Something I’m finding to be an especially egregious problem in the world today is the lack of clarity in communications. For a good while now, I’ve noticed that people tend to word their conversations in such a way as to avoid actually making a clear, decisive statement one way or the other. This way, if the point that they are waving and gesticulating towards is somehow proven wrong at a later point, they can then go back and say, “Well, no, see, you missed what I was getting at, what I really meant was…”
This infuriates me. It’s not even so much the fact that I don’t do it– I certainly could, if the thought of doing so didn’t make me want to vomit out my lower intestines and strangle myself with them– it’s that people have been doing it so long that they seem to not even realize that they’re doing it. There’s no clear answers anymore, no straight up definition of facts. Anyone trying to tell you that their discourse is the truth is automatically lying, and while that may be harshly cynical, more often than not, it’s borne out as being a pretty reliable barometer.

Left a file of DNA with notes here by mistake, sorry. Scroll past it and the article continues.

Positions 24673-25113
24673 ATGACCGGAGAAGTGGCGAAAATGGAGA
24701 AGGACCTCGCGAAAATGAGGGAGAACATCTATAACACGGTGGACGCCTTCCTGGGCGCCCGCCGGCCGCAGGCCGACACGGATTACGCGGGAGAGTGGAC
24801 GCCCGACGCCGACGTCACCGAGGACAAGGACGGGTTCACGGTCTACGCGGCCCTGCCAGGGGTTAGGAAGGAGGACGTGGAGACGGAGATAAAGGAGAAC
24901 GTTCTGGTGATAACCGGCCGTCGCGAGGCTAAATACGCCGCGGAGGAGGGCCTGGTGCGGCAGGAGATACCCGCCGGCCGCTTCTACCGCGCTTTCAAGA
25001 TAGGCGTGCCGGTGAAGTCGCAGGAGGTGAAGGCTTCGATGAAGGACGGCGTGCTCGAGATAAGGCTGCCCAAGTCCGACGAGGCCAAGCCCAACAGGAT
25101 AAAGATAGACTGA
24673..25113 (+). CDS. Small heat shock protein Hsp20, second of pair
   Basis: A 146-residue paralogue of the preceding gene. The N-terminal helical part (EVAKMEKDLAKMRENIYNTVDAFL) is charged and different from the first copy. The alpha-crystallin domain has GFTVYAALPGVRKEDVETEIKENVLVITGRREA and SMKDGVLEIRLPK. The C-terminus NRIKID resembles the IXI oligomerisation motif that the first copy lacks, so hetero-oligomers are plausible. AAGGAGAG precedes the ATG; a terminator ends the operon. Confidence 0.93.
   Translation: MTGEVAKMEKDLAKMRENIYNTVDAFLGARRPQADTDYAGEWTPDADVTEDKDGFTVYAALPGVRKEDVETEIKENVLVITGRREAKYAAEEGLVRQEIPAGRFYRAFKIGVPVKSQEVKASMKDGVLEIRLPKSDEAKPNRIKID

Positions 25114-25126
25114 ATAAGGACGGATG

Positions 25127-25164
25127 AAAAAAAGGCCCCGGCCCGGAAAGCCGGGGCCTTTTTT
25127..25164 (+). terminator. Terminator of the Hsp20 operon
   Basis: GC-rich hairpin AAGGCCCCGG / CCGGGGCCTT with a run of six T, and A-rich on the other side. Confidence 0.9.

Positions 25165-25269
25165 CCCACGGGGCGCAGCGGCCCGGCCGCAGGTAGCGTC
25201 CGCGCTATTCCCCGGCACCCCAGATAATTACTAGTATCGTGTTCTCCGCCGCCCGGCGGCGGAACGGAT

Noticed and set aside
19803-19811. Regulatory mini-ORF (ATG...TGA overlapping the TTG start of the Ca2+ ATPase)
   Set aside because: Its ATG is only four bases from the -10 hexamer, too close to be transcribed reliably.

The worst part is that when the inevitable confusion does arise, the fault is somehow turned on the person who did misunderstand. After all, listening skills are important, and if someone isn’t able to follow “simple, clear directions” then it reflects fantastically poorly on them. The speaker is never in the wrong, because the speaker can always weasel out of it. The burden of communications is put on the listener, and if that listener has the foresight to ask for clarification, they’re either brushed off entirely or the situation is muddied even further.
Apparently nobody actually learned anything from the fable of the Tower of Babel. Which, of course, doesn’t surprise me.